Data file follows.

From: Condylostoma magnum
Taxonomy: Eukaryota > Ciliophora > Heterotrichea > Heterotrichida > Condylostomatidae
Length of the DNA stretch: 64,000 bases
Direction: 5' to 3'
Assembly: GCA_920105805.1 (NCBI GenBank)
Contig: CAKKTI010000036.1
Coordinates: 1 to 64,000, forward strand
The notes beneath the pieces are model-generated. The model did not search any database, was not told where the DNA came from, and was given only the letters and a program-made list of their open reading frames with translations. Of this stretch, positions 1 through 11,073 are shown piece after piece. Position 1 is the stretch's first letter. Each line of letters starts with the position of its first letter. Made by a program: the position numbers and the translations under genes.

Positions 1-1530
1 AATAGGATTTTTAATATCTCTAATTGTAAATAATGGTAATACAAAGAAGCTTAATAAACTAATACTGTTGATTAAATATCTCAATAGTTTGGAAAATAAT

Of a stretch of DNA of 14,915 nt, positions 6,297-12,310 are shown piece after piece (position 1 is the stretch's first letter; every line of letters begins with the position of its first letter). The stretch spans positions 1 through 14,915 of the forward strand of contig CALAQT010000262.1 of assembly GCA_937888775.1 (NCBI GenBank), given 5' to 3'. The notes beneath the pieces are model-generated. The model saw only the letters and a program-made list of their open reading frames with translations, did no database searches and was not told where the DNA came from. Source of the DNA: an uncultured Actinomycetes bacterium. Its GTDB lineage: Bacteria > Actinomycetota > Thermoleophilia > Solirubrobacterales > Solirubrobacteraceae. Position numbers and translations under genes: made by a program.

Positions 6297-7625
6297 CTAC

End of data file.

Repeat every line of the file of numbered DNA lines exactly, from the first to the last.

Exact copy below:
From: Condylostoma magnum
Taxonomy: Eukaryota > Ciliophora > Heterotrichea > Heterotrichida > Condylostomatidae
Length of the DNA stretch: 64,000 bases
Direction: 5' to 3'
Assembly: GCA_920105805.1 (NCBI GenBank)
Contig: CAKKTI010000036.1
Coordinates: 1 to 64,000, forward strand
The notes beneath the pieces are model-generated. The model did not search any database, was not told where the DNA came from, and was given only the letters and a program-made list of their open reading frames with translations. Of this stretch, positions 1 through 11,073 are shown piece after piece. Position 1 is the stretch's first letter. Each line of letters starts with the position of its first letter. Made by a program: the position numbers and the translations under genes.

Positions 1-1530
1 AATAGGATTTTTAATATCTCTAATTGTAAATAATGGTAATACAAAGAAGCTTAATAAACTAATACTGTTGATTAAATATCTCAATAGTTTGGAAAATAAT

Of a stretch of DNA of 14,915 nt, positions 6,297-12,310 are shown piece after piece (position 1 is the stretch's first letter; every line of letters begins with the position of its first letter). The stretch spans positions 1 through 14,915 of the forward strand of contig CALAQT010000262.1 of assembly GCA_937888775.1 (NCBI GenBank), given 5' to 3'. The notes beneath the pieces are model-generated. The model saw only the letters and a program-made list of their open reading frames with translations, did no database searches and was not told where the DNA came from. Source of the DNA: an uncultured Actinomycetes bacterium. Its GTDB lineage: Bacteria > Actinomycetota > Thermoleophilia > Solirubrobacterales > Solirubrobacteraceae. Position numbers and translations under genes: made by a program.

Positions 6297-7625
6297 CTAC